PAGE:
Recently, I was asked about dipping into retirement accounts early; does withdrawing funds before age 59 1/2 always come with penalties attached? While in most cases, it's best to consider your retirement money "untouchable," but life does happen -- and certain situations may necessitate early withdrawal.
Fortunately, there are ways to access your retirement savings before you're actually retired while avoiding the dreaded 10 percent early distribution penalty. Here are 5 not-so-obvious ways to get your retirement cash early.
1. Investment Management Solution: Take Back Your Roth Contribution
Under normal circumstances, after-tax contributions placed in a Roth IRA are tax-free after five years and after age 59 1/2. However, if you are in need of cash, you can withdraw your initial contributions at any time, without incurring penalties or taxes. Note that this rule applies to initial contributions only, not earnings.
Be careful, because if you take out more than you've contributed, the IRS will classify it as rollover funds or earnings and you'll have to pay income taxes, and possibly penalties, as well.
2. Ask Your Retirement Planning Advisor About Substantially Equal Periodic Payments
Thanks to a little-known section of the Internal Revenue Code known as section 71(t)(2)(iv), you can receive regular payouts from your IRA, regardless of age or reason. The IRS determines payout amounts by dividing the balance of your IRA account by your life expectancy.
While these withdrawals are free from penalties, they're not exactly free from all strings. Once you begin to receive payments, you can't stop for at least 5 years or until you reach the age of 59 1/2 (whichever takes longer). If you do elect to stop taking payments, you'll get slammed with the 10% penalty tax -- and it's retroactive, so you'll owe from the first disbursement.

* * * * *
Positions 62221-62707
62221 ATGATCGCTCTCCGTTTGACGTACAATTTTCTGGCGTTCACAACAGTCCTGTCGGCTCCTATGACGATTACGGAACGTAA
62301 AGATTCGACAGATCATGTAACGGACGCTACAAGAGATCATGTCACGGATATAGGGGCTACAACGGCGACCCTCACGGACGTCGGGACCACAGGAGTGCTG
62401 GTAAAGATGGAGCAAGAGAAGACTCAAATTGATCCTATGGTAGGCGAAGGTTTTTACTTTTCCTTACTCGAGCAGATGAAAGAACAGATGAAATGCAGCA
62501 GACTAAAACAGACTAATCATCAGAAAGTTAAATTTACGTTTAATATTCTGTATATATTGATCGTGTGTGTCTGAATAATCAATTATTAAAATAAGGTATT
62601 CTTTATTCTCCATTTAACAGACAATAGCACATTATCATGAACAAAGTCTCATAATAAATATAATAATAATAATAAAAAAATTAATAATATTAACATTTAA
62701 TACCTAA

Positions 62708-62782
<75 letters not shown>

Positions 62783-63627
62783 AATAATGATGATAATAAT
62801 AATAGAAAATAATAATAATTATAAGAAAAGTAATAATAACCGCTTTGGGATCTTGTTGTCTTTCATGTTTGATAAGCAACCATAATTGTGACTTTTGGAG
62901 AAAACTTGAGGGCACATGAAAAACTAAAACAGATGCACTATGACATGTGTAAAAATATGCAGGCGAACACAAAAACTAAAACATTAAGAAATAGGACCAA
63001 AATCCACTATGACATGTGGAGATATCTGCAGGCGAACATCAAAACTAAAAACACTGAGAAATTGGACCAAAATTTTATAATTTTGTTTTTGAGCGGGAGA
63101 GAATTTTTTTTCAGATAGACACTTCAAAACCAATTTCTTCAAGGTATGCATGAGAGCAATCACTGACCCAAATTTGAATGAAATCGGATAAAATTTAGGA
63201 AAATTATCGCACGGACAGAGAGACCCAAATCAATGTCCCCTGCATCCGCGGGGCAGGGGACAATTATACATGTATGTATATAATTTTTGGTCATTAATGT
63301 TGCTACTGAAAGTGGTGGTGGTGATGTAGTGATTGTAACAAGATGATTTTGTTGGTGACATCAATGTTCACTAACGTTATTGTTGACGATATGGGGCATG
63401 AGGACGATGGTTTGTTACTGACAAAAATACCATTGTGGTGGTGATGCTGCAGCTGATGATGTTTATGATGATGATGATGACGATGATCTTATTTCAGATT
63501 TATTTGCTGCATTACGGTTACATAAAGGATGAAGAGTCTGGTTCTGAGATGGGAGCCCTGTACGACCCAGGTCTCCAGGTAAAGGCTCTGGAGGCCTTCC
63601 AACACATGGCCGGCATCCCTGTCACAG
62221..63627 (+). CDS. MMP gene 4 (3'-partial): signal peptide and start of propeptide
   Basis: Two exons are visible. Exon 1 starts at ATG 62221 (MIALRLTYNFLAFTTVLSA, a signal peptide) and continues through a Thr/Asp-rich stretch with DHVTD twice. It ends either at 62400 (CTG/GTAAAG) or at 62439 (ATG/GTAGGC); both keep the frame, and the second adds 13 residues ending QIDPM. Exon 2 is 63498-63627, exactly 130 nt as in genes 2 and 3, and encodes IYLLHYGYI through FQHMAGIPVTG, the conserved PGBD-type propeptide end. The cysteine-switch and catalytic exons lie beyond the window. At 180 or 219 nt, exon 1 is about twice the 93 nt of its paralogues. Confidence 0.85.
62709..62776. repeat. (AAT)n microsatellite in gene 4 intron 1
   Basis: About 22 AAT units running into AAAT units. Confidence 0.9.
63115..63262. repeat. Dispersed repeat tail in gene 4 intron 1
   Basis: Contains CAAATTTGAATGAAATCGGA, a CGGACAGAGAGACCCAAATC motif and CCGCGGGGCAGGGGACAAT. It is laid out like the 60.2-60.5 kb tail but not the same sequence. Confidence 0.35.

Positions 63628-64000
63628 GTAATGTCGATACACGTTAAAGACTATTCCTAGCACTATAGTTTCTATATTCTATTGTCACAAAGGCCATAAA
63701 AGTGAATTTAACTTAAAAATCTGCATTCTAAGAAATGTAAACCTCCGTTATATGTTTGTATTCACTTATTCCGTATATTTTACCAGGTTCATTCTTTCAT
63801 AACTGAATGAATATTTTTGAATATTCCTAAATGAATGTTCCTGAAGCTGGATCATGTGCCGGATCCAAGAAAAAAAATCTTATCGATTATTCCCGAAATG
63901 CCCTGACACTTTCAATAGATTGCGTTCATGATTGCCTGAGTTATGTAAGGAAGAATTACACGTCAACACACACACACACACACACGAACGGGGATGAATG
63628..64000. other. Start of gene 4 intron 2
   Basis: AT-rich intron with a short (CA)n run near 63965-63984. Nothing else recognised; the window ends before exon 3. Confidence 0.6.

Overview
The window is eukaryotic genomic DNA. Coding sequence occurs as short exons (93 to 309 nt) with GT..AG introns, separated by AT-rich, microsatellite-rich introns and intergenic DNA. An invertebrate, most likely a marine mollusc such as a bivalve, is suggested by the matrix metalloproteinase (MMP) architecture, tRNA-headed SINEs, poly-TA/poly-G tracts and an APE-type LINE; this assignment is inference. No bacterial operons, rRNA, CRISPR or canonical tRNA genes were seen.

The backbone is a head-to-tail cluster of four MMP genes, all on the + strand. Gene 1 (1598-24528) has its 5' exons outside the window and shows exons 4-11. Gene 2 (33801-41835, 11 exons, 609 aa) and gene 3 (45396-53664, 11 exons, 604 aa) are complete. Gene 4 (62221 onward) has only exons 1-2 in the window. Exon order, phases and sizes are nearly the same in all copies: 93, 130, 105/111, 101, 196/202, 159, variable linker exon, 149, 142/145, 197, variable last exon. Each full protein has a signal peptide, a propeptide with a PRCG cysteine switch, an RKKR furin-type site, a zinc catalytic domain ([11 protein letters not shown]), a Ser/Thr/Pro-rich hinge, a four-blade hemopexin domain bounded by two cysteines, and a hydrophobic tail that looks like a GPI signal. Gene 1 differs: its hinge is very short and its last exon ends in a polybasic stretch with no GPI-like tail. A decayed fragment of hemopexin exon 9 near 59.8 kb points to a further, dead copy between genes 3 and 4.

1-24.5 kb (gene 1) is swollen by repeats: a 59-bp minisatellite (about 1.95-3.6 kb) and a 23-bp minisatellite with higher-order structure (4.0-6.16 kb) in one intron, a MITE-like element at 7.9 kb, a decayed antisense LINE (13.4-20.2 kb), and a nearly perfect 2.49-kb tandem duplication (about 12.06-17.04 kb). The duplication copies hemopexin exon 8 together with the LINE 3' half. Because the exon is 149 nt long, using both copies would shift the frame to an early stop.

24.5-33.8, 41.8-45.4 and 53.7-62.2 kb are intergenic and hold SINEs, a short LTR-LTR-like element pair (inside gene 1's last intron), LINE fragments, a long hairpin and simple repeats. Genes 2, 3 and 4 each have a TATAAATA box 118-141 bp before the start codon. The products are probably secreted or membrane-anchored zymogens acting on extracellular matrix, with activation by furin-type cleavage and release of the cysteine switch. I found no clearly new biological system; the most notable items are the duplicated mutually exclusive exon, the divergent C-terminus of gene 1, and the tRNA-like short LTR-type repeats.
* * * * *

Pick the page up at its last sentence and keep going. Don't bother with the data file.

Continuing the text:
3. Wealth Management Solutions: Work Until After 55
Hang in there just a bit longer and leave a job in the same calendar year in which you turn 55 or older. Then you can take funds from the 401(k) associated with that particular job without paying a penalty -- even if you quit that job to take a position with another employer. Keep 401(k) rollover options in mind, however; if you roll that 401(k) into an IRA, you'll have to pay those IRA penalties if you withdraw funds before age 59 1/2.
4. Inherited IRAs and Strategic Financial Planning
If you're a named beneficiary of someone else's IRA, i.e. if you "inherit" the account, you can withdraw without penalty, regardless of your age. One caveat: If you inherit the IRA from a spouse you can roll it into your own name -- but then you'll have to pay penalties if you withdraw before 59 1/2.
5. Financial Strategies: Penalty Waivers and Hardship Withdrawals
Using IRA funds to pay for college tuition, fees, books and -- for full-time students -- room and board costs for yourself, your children or grandchildren. Note: Withdrawals will count as taxable income, thus creating the potential to limit financial aid eligibility in the future the IRS allows penalty-free early withdrawal from pre-tax IRAs -- but not 401(k)s -- in certain circumstances. These include:
- Tapping into your IRA to buy your first home; you can take out up to $10,000.
- Using IRA funds to pay for health insurance; to qualify, you must be unemployed and on unemployment insurance for at least 12 weeks and take the withdrawal up to 60 days after starting a new job.
In addition, you can withdraw without penalty from an IRA or 401(k) to pay for qualifying medical expenses. Proceed with caution, however, because costs must exceed a certain percentage of your adjusted gross income to qualify and you have to pay these costs in the same year that you make the withdrawal. Speak with your trusted retirement planning advisor and tax professional to iron out the details.